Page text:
------------------------------------------------------------------------------
                        Yahoo! Groups Links

                        a.. To visit your group on the web, go to:
                        http://groups.yahoo.com/group/bolger/

                        b.. To unsubscribe from this group, send an email to:
                        bolger-unsubscribe@yahoogroups.com

                        c.. Your use of Yahoo! Groups is subject to the Yahoo! Terms of Service.



                        [Non-text portions of this message have been removed]
                      • dbaldnz
                        You must be thinking of someone else on this thread Juan, because I never criticized the simple boats at all. In fact I had to restrain myself from building a
                        Message 11 of 17 , Aug 4, 2004
                          You must be thinking of someone else on this thread Juan, because I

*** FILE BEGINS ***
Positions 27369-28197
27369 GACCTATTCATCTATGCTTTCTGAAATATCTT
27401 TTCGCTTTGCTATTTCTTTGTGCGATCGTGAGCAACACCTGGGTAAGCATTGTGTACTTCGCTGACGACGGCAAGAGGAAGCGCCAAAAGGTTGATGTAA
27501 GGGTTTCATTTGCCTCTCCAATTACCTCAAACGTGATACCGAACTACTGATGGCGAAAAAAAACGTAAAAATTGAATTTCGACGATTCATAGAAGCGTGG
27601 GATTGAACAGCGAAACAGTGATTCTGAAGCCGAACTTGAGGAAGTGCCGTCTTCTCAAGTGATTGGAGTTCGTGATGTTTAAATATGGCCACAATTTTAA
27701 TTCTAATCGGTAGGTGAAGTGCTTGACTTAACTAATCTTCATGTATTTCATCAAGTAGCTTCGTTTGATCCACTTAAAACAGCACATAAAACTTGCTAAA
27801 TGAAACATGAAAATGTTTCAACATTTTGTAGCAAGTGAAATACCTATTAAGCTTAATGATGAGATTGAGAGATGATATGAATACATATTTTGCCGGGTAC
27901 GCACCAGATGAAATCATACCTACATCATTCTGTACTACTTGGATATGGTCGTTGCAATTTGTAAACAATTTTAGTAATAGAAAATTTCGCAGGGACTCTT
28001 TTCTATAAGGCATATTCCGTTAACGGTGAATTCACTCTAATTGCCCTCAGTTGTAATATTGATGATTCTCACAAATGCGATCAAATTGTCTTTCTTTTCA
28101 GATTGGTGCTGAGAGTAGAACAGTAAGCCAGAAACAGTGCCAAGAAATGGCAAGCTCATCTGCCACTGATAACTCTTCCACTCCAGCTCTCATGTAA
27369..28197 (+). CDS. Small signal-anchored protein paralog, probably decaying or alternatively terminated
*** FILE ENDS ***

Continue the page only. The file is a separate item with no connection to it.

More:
never criticized the simple boats at all. In fact I had to restrain
                          myself from building a Brick at one stage!
                          I also agree that some of his designs like Brick reach the pinnacle of
                          simplicity, and purity, a good word you use.
                          DonB

                          --- In bolger@yahoogroups.com, juan negron <juan.negron@g...> wrote:
                          > All true Don and I think he just about went as far as one can go in
                          > trying to squeeze a boat down to its' last drop of "basicness" with
                          > some designs being so crude and simple that the titles of navel
                          > architech or boat designer were rendered almost meaningless.Of
                          > course,anyone who would call a design BRICK,SHOEBOX or TORTISE is